Competition: Court of Justice of the European Union rules on cartel members’ liability for damages resulting from umbrella pricing

On 5 June 2014, the Court of Justice of the European Union (“CJEU”) handed down its judgment on a reference from an Austrian court on the question of whether cartel members can be held liable for damages caused by the fact that companies who were not members of the cartel, charged higher prices than they would have been able to charge, had the cartel not existed (“umbrella pricing”). In 2007, the Commission imposed fines totaling approximately EUR 992 million on Kone, Otis, Schindler and ThyssenKrupp for their participation in cartels involving the installation and maintenance of elevators and escalators in Belgium, Germany, Luxembourg and the Netherlands. Furthermore, in 2008, the Austrian authorities also imposed fines on a number of undertakings (including Kone, Otis and Schindler) for implementing, on the Austrian market, a cartel relating to the goods mentioned above. ÖBB-Infrastruktur AG (“ÖBB”) bought elevators and escalators from undertakings that did not participate in the cartel. It is claiming damages totaling approximately EUR 2 million from the members of the Austrian cartel for loss suffered as a result of ÖBB’s suppliers setting a higher price because of the cartel. In its judgment, the CJEU held that the effectiveness of the prohibition on anti-competitive cartels would be jeopardized if applicants could not seek compensation for loss caused by an infringement of competition rules. In that regard, the CJEU held that a victim of umbrella pricing may obtain compensation for the loss caused by the members of the cartel, even if it did not have contractual links with them, where it is established that the cartel was, in the circumstances of the case and, in particular, the specific aspects of the relevant market, liable to have the effect of umbrella pricing being applied by third parties acting independently, and those circumstances and specific aspects could not be ignored by the members of that cartel. Source: Court of Justice of the European Union Press Release 05/06/2014

Competition: Commission sends Statement of Objections to ICAP for suspected participation in yen interest rate derivatives cartels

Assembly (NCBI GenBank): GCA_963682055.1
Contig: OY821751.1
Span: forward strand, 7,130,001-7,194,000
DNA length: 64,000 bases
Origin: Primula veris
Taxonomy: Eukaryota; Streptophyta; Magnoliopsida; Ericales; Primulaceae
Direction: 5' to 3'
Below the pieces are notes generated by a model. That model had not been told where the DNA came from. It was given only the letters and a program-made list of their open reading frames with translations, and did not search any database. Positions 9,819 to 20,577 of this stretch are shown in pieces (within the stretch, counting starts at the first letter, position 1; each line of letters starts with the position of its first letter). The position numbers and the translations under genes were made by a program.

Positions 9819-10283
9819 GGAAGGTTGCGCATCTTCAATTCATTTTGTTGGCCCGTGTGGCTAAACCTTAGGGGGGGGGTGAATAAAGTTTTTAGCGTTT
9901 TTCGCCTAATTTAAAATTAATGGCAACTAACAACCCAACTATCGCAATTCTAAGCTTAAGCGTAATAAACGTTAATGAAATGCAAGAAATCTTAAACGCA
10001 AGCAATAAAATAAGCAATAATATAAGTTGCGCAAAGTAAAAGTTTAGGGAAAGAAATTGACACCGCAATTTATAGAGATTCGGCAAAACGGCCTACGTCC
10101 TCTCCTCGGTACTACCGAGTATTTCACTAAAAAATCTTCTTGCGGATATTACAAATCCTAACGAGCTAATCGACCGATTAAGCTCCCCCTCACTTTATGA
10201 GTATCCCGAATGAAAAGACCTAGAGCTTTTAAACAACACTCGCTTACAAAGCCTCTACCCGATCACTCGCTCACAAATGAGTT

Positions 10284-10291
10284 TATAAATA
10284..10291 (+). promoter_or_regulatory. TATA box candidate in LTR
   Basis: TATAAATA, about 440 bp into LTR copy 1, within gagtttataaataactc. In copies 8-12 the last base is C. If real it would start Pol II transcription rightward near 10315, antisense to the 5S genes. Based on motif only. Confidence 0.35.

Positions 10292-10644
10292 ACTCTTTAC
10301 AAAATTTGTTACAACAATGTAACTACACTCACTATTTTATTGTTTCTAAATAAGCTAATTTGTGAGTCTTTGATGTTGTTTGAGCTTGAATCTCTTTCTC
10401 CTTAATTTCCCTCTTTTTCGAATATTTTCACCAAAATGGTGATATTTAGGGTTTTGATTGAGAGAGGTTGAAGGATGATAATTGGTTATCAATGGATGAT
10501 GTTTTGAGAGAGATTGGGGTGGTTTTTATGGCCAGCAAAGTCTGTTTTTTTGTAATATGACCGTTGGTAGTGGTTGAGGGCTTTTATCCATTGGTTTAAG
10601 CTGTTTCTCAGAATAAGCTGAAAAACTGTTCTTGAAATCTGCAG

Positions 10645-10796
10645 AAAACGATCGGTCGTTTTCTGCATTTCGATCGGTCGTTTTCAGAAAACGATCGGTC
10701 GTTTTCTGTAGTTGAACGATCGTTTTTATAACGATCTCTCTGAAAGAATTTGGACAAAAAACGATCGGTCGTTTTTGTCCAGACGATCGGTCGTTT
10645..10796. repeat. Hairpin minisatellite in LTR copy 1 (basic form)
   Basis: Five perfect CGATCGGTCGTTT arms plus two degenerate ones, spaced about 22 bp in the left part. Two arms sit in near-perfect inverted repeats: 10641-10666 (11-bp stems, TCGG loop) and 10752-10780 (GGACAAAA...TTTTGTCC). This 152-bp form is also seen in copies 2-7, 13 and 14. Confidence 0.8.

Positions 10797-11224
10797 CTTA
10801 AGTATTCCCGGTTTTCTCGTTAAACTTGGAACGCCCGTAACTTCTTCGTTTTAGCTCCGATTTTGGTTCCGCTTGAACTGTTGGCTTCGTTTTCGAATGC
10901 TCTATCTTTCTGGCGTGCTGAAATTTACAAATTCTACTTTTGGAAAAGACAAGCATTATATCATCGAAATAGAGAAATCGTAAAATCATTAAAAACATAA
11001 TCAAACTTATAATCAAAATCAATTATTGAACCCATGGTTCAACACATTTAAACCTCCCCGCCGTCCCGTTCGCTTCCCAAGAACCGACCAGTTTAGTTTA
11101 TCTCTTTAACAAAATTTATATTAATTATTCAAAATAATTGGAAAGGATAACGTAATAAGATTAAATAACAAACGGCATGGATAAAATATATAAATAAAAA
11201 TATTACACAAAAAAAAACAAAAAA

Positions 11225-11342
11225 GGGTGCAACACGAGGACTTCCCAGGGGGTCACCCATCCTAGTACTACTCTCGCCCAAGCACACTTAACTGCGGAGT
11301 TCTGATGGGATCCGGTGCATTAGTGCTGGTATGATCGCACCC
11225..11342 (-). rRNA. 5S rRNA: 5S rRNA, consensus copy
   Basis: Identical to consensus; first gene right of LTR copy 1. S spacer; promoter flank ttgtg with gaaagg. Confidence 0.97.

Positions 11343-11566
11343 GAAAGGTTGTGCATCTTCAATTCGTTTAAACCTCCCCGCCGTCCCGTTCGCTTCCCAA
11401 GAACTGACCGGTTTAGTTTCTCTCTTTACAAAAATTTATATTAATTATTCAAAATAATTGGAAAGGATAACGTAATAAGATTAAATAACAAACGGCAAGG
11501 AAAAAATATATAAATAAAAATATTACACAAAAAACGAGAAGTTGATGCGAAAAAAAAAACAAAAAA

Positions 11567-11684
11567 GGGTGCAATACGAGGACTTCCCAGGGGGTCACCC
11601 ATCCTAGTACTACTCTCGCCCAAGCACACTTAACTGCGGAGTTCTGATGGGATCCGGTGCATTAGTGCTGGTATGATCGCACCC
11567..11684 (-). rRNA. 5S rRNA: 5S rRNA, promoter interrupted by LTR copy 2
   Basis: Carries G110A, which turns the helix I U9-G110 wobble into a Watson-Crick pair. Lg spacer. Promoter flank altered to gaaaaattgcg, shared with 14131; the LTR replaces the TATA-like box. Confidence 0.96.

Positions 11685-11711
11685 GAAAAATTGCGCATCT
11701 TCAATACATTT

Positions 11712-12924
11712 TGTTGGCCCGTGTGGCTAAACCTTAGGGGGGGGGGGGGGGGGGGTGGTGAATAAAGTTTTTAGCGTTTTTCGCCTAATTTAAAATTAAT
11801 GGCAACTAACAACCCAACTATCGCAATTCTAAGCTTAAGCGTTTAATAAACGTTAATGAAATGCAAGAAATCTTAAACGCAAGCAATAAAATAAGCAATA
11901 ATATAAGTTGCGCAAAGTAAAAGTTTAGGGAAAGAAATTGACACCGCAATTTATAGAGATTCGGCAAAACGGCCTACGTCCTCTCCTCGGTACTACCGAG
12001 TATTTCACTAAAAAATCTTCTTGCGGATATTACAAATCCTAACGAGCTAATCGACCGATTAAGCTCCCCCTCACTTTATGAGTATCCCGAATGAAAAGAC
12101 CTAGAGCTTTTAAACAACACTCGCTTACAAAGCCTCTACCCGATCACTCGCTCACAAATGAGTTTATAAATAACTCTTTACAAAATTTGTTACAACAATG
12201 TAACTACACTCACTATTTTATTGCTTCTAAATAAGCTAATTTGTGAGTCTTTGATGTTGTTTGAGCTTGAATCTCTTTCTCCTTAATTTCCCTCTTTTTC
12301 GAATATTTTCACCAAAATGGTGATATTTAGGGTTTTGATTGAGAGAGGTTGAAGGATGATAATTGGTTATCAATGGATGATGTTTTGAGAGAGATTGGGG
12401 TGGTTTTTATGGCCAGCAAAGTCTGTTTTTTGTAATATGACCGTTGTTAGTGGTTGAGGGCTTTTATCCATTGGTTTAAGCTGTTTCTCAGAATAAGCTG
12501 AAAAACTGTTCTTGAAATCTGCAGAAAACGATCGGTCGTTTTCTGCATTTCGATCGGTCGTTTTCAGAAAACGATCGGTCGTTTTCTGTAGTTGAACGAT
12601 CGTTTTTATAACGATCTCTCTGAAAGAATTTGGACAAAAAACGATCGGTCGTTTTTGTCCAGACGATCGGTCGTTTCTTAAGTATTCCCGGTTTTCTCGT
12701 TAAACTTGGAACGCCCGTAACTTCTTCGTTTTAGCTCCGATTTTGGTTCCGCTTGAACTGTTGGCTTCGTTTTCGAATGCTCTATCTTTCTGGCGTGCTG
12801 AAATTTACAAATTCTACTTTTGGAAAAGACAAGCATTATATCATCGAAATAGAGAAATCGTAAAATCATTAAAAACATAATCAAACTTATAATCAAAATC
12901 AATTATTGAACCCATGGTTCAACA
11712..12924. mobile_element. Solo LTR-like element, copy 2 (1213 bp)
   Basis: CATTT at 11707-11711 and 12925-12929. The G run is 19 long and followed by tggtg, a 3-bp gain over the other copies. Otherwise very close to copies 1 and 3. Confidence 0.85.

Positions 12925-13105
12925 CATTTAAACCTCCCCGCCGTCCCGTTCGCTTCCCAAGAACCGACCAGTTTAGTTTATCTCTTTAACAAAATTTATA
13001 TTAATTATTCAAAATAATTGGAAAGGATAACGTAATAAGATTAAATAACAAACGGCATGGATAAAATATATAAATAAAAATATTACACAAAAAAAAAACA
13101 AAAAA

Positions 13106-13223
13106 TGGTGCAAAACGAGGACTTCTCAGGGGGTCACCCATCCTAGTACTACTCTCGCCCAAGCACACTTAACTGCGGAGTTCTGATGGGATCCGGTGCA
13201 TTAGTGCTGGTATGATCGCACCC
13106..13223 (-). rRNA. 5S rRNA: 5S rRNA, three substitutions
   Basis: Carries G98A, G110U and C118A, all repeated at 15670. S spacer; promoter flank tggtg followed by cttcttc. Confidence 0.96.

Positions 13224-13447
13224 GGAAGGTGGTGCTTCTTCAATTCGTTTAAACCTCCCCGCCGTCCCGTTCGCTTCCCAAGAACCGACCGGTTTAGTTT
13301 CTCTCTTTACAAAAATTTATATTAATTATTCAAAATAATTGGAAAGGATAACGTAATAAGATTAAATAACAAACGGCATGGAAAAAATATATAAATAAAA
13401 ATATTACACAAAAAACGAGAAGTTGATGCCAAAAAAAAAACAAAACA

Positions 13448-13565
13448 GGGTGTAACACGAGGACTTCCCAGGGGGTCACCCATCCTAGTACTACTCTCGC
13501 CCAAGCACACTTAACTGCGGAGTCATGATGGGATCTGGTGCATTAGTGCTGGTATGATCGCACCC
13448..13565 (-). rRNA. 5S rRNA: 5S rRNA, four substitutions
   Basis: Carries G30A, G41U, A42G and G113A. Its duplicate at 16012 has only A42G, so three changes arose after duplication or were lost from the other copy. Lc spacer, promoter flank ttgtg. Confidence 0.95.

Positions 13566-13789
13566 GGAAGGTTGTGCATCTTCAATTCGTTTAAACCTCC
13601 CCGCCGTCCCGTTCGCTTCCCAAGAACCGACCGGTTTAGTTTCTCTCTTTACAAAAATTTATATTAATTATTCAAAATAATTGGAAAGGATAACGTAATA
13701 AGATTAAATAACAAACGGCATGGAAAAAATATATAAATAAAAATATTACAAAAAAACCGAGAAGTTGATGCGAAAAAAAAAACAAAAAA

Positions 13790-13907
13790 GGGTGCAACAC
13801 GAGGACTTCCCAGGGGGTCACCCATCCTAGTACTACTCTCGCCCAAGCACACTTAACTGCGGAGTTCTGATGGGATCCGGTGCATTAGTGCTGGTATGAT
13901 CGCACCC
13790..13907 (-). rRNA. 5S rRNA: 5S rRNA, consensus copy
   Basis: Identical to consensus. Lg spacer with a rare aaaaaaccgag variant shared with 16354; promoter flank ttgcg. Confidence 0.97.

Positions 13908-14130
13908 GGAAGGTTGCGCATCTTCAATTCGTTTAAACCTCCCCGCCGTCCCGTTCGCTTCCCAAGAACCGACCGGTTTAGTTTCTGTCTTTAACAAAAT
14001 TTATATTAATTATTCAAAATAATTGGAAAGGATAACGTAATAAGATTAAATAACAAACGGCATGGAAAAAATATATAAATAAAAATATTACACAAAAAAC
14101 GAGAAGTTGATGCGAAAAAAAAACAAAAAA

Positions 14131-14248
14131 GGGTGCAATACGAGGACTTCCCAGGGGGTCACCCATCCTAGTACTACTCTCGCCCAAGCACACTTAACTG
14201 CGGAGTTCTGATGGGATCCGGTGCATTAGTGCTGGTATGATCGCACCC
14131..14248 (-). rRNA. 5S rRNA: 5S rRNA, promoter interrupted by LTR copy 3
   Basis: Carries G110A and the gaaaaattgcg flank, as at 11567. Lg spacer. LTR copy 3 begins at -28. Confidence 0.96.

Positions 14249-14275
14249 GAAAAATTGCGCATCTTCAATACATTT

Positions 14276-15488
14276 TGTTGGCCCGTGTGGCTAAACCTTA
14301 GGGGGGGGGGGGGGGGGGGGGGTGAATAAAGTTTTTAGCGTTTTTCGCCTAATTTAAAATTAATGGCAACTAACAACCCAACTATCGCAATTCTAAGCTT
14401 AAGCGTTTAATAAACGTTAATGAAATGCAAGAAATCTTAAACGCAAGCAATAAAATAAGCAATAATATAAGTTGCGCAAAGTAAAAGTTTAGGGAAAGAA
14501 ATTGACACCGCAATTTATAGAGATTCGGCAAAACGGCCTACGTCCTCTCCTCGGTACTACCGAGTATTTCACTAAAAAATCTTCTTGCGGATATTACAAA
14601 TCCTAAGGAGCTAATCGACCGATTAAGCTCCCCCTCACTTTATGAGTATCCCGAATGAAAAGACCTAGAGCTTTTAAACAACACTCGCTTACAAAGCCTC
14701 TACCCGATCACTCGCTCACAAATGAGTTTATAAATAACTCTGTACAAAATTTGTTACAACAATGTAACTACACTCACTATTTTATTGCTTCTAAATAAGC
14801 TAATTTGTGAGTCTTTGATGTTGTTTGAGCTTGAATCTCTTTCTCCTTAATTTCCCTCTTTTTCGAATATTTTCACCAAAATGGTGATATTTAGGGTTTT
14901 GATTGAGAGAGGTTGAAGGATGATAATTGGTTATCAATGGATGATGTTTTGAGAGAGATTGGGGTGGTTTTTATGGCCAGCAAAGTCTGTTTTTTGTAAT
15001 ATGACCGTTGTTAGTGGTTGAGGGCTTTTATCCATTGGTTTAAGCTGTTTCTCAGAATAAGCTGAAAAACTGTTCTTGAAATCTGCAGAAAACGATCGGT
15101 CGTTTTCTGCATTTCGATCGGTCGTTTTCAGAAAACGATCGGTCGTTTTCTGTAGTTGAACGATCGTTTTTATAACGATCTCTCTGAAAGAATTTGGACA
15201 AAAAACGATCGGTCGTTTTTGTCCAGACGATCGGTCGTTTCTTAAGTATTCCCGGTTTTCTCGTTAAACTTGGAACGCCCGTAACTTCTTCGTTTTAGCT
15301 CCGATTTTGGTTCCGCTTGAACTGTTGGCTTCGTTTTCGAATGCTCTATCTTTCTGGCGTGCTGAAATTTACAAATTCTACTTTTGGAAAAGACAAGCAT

The Commission has informed the UK based broker ICAP of its preliminary view that it may have breached EU competition rules by facilitating several cartel infringements in the market for interest rate derivatives denominated in the yen currency. Interest rate derivatives (e.g. forward rate agreements, swaps, futures, options) are financial products which are used by banks or companies for managing the risk of interest rate fluctuations. These products are traded worldwide and play a key role in the global economy. The Commission has concerns that ICAP may have been involved in cartels concerning yen interest rate derivatives as a facilitator in violation of Article 101 of the Treaty on the Functioning of the European Union (“TFEU”). In December 2013, the Commission imposed fines totaling approximately EUR 670 million on five banks and one cash broker for their involvement in cartels in the same sector. These six companies had admitted their involvement in the cartels, which allowed the Commission to settle the case with them. In October 2013, the Commission also opened proceedings against ICAP and the investigation is continuing under the standard (non-settlement) cartel procedure. The sending of a statement of objections does not prejudge the final outcome of the investigation. Source: Commission Press Release 10/06/2014

Public Procurement (Sweden): Increased limits for direct awards of public procurements in Sweden

A new government bill recently passed in the Riksdag will amend the Swedish public procurement acts: the Swedish Public Procurement Act (“SPPA”), the Swedish Act on Procurement within the Water, Energy, Transport and Postal Services Sectors (“SWETPS”) and the Swedish Act on Defense and Sensitive Security Procurement (“SDSS”). Under these acts, public procurements that partly or in whole fall outside the scope of the Public Procurement Directive (2004/18/EC) may be directly awarded, if the value of the contract is equal or less than 15 % of the threshold set out by the Commission. Under the new bill, the limit will be increased significantly from 15 % to 28 % for the SPPA and from 15 % to 26 % for the SWETPS and the SDSS. The bill will furthermore implement a requirement for procuring authorities to adopt a policy for the application of direct awards. If the value of the directly awarded contract is above SEK 100 000, the procuring authority will also be required to motivate the direct award. The changes will enter into force on 1 July 2014. Source: Sveriges Riksdag Documents and Laws

In addition, kindly note the following merger control decisions by the Commission which are published on the website of the Commission’s Directorate-General for Competition:

  • Commission approves acquisition of joint control over MMC Superalloy by Hitachi Metals and Mitsubishi Materials
  • Commission approves acquisition of Fiumaranuova by ING and Allianz
  • La Commission autorise l'acquisition du contrôle conjoint des sociétés Le Havre Vauban et Le Havre Lafayette par Klépierre et ING
  • Commission approves acquisition of control over five European hotels by Katara Hospitality and InterContinental Hotels Group
  • Commission approves acquisition of CABB International GmbH by Kallisto
  • Commission approves acquisition of Cemex West by Holcim in the building materials sector
  • Commission approves acquisition of Ashland's AWT unit by Clayton, Dubilier & Rice
  • LorCommission approves acquisition of a non-life insurance going concern of UnipolSai by Allianz
  • Commission approves acquisition of Ibericar K and the BMW's car dealership business in Barcelona by PAG and Ibericar